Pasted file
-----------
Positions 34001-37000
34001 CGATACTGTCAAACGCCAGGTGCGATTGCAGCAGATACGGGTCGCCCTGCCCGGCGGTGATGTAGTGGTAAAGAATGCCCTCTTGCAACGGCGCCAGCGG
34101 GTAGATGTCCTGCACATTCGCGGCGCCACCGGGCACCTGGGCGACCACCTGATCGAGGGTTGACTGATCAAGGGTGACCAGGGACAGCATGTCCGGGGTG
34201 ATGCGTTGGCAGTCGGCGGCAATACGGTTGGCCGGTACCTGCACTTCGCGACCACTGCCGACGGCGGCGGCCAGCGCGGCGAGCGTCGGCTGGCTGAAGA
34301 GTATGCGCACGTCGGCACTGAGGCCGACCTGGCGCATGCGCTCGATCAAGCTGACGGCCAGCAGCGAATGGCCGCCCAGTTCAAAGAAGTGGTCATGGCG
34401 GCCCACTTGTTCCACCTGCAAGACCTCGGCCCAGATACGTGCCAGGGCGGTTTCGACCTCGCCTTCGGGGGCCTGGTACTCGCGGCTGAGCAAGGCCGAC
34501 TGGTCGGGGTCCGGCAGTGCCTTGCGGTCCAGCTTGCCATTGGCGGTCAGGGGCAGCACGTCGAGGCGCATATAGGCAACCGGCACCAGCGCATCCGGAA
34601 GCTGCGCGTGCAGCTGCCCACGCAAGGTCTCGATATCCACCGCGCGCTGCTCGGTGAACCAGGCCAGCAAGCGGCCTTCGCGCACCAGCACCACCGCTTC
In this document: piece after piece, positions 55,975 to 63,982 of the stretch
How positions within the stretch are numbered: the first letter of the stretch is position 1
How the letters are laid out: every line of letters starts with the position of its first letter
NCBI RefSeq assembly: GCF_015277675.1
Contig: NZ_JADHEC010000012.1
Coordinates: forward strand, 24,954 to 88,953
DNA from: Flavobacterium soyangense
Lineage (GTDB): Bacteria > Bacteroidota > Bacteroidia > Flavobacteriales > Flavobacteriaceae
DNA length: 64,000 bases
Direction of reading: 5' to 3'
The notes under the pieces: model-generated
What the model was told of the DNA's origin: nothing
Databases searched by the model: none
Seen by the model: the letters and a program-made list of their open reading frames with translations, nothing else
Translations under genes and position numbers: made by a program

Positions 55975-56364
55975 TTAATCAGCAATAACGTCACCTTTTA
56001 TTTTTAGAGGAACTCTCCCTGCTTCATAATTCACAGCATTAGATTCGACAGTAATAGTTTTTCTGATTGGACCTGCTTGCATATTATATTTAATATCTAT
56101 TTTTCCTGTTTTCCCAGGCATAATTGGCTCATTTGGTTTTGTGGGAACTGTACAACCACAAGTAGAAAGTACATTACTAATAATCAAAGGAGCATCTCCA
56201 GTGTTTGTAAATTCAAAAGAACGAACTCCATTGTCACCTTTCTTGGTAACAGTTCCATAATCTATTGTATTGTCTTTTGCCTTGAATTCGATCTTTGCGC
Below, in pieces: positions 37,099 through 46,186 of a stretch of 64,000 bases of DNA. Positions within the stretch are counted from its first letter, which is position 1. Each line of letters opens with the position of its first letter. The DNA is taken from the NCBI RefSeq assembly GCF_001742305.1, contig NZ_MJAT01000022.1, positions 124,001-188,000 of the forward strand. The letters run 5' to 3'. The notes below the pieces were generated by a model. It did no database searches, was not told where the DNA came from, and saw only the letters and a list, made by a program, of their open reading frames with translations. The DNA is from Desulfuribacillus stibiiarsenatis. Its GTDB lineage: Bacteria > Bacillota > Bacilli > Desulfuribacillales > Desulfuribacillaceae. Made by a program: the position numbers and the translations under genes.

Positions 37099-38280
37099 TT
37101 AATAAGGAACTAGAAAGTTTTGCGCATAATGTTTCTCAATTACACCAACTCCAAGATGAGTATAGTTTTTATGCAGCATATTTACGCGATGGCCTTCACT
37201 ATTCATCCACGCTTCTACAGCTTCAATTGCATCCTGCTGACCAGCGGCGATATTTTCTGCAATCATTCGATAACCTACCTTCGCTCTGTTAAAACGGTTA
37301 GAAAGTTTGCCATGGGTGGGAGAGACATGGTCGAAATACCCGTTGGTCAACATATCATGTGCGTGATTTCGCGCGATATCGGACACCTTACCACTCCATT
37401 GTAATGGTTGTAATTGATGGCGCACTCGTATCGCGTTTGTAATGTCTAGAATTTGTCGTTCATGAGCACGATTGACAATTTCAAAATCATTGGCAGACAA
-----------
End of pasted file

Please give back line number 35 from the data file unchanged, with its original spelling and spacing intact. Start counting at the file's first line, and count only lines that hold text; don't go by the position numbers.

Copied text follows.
37401 GTAATGGTTGTAATTGATGGCGCACTCGTATCGCGTTTGTAATGTCTAGAATTTGTCGTTCATGAGCACGATTGACAATTTCAAAATCATTGGCAGACAA